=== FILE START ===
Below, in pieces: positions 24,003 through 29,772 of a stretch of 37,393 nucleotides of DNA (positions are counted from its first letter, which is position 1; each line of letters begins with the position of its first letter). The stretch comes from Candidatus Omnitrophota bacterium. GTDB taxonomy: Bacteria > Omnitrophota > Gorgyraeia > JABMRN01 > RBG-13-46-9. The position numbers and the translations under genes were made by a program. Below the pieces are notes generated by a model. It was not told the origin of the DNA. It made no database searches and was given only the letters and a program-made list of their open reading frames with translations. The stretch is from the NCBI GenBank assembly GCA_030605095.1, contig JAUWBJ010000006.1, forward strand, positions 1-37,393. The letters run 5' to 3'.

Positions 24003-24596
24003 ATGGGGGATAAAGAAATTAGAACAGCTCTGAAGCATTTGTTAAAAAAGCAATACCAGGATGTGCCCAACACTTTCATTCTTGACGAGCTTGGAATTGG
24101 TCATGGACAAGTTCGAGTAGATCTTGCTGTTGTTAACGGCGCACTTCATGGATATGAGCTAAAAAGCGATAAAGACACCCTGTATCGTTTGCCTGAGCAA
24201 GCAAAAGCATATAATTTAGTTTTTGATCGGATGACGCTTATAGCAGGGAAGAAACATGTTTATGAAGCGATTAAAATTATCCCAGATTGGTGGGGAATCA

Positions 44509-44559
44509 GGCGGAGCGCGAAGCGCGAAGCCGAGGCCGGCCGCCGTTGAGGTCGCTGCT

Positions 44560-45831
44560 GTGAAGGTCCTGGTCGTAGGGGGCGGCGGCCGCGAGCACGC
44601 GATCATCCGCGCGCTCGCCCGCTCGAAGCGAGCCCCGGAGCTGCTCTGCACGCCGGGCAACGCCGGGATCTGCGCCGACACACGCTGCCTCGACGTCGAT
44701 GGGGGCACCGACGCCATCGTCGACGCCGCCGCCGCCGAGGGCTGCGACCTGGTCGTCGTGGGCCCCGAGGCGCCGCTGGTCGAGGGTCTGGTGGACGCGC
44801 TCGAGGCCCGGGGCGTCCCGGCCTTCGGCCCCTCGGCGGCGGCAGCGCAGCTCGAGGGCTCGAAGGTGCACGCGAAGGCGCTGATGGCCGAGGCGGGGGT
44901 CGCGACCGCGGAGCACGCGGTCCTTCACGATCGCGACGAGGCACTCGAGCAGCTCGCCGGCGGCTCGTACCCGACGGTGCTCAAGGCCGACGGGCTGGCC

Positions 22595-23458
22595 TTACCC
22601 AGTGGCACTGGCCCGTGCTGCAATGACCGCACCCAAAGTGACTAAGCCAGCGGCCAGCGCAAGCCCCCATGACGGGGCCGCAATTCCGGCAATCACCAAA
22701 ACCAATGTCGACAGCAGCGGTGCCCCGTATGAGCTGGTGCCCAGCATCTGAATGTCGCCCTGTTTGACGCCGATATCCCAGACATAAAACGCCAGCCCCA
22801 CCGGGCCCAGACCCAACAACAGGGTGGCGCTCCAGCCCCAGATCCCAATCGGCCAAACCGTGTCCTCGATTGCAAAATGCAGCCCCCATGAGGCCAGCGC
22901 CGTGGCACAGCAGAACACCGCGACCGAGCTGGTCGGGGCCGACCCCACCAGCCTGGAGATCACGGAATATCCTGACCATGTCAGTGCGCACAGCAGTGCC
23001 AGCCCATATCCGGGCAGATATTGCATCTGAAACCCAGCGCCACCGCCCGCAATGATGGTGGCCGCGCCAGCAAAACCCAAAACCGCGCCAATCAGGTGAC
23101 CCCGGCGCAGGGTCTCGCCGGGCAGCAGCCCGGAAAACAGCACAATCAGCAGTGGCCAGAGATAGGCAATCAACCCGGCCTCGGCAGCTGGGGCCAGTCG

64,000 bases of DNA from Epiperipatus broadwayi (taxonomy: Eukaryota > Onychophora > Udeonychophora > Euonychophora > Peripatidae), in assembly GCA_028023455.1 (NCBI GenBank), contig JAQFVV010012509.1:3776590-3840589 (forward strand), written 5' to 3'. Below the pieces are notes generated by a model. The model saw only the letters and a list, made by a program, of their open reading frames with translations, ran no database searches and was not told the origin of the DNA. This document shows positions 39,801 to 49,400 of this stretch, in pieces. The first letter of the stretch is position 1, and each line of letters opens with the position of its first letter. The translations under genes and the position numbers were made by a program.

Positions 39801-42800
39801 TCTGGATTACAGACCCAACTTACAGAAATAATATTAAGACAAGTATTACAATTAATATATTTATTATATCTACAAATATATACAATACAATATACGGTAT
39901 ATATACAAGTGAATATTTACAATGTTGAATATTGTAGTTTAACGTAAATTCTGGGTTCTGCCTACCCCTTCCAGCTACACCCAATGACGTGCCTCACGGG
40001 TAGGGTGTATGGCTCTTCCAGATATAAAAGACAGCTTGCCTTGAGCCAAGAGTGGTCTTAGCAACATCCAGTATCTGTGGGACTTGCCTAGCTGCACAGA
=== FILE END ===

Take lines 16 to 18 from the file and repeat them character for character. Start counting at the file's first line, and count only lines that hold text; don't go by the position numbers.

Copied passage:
22601 AGTGGCACTGGCCCGTGCTGCAATGACCGCACCCAAAGTGACTAAGCCAGCGGCCAGCGCAAGCCCCCATGACGGGGCCGCAATTCCGGCAATCACCAAA
22701 ACCAATGTCGACAGCAGCGGTGCCCCGTATGAGCTGGTGCCCAGCATCTGAATGTCGCCCTGTTTGACGCCGATATCCCAGACATAAAACGCCAGCCCCA
22801 CCGGGCCCAGACCCAACAACAGGGTGGCGCTCCAGCCCCAGATCCCAATCGGCCAAACCGTGTCCTCGATTGCAAAATGCAGCCCCCATGAGGCCAGCGC